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Acetaminophen (INN Paracetamol) is one of the most widely used over-the-counter antipyretic and analgesic drugs worldwide.
Although discovered more than 100 years ago, and used extensively for ~ 50 years, its mode of action is still unclear

Source : The FASEB Journal Volume 22, Issue 2

One of the most widely prescribed drugs in history works by mechanisms which have not yet been agreed upon by the medical establishment. It‘s currently thought that paracetamol acts via more than one neurological pathway, one of which may be by inhibiting the COX-2 network (see link above). The COX-3 isoform of the COX family of enzymes is also implicated (Ref. Wikipedia)

The fact is, despite its ubiquity, we still don’t really understand how paracetamol works. A leading theory is that, in part, it works like aspirin and ibuprofen, by blocking enzymes known as cyclooxygenases.
These enzymes are responsible for making hormone-like compounds called prostaglandins, which trigger pain and swelling in the body as well as stimulating production of the mucous that shields our stomachs against digestive acids."

Source : New Scientist, link below

Uncertainties regarding its efficacy

Recent research suggests that paracetamol does have a marginal effect for pain relief - but only in around 25% of individuals - and that its beneficial action in others is due to placeboplugin-autotooltip__plain plugin-autotooltip_bigPlacebo effect

Placebos are faux medications - typically lactose or microcrystalline cellulose - designed to act as inert, non-functional 'controls' in medical experiments. (There are also faux medical procedures, see section below)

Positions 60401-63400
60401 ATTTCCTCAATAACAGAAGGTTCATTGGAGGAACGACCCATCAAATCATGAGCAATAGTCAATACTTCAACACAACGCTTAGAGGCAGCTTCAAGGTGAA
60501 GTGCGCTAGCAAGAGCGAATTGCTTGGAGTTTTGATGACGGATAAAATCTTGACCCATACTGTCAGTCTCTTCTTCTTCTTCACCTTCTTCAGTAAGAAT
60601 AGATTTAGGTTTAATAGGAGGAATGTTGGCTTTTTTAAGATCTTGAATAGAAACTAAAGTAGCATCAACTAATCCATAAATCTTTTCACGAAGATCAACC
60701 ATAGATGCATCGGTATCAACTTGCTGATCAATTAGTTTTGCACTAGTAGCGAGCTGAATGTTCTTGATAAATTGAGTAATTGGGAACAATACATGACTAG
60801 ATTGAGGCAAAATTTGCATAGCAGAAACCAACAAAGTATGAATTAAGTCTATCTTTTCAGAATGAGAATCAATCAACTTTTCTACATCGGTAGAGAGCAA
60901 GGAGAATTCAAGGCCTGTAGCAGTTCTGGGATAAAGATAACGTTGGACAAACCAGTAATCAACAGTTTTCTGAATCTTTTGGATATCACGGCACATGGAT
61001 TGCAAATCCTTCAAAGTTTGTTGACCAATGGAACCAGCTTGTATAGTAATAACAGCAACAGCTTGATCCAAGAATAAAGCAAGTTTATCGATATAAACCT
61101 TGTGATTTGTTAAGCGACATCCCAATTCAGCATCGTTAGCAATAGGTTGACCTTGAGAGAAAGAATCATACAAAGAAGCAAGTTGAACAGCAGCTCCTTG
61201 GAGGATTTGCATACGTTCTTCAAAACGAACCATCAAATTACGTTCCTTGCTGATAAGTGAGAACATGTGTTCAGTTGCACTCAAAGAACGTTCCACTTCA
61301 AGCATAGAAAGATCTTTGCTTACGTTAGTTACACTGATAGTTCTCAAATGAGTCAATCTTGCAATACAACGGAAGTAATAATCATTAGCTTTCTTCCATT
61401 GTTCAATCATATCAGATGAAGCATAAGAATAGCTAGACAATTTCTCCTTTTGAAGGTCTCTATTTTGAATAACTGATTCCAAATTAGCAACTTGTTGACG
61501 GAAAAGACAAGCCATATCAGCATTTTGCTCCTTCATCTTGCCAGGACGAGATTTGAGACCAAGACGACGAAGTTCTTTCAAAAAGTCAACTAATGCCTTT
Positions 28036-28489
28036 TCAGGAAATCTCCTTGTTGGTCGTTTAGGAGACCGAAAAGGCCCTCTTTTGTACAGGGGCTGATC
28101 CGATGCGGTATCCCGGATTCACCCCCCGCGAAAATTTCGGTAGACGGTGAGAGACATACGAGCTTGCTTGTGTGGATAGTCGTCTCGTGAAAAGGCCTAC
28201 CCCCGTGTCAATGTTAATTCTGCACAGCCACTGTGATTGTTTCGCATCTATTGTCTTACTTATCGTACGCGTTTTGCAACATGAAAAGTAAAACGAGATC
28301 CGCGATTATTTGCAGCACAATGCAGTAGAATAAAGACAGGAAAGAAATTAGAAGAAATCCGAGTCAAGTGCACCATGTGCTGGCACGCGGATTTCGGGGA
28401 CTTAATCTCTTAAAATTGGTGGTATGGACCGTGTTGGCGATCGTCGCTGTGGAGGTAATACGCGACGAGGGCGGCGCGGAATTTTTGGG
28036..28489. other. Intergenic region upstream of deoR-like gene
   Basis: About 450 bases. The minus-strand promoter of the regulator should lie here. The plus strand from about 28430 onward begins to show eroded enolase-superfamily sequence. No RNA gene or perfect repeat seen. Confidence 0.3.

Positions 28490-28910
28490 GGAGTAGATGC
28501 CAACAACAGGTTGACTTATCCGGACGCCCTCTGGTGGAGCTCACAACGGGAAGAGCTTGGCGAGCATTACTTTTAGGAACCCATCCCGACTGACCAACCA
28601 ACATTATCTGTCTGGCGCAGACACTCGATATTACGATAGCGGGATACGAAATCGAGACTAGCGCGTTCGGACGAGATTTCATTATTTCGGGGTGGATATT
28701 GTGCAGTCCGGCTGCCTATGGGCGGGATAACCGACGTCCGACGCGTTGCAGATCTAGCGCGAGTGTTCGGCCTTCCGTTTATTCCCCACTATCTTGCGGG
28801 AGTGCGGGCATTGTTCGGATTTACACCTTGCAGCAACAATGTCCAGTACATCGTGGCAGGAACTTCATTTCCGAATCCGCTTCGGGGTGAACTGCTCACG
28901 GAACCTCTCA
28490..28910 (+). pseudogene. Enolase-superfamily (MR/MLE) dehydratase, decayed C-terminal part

From the beginnings of their use in research, experimenters had assumed that they could not possibly have any medical effect. But they are now being taken seriously as treatments, after it was discovered that totally inactive substances

It's proven, however, to have some 'anti-pyretic' (fever reducing) properties - but is less efficient than either aspirin or ibuprofen.

The drug has significant side-effects, including stomach-lining damage. Overdoses - which can cause severe liver damage - run into 80,000 each year in the US alone.

A May 2014 cover story from New Scientist 'Cure-all no more' drew attention to a review of research regarding the use of paracetamol to relieve chronic joint pain, examining seven studies that compared the drug with a placebo. Five of these found it to be marginally more effective, but two found no difference.

“Why are we bothering to give a drug to people that’s toxic, that has significant potential problems, when it doesn’t work?” asks Andrew Moore, an anaesthetist and director of pain research at the University of Oxford. “It’s unethical.”

Anecdotal evidence from medical professionals suggests that some doctors are, in effect, using paracetamol as a 'prescribed placebo' (many countries have legislation to prohibit doctors from prescribing actual placebos.)

Also see : Tolmetinplugin-autotooltip__plain plugin-autotooltip_bigTolmetin

Tolmetin, a.k.a. Tolectin is a nonsteroidal anti-inflammatory drug (NSAID) of the heterocyclic acetic acid derivative class.

It was developed in the 1970's, and is used to treat conditions such as osteoarthritis, Rheumatoid Arthritis, and Ankylosing Spondylitis

Its mechanism of action is unclear..

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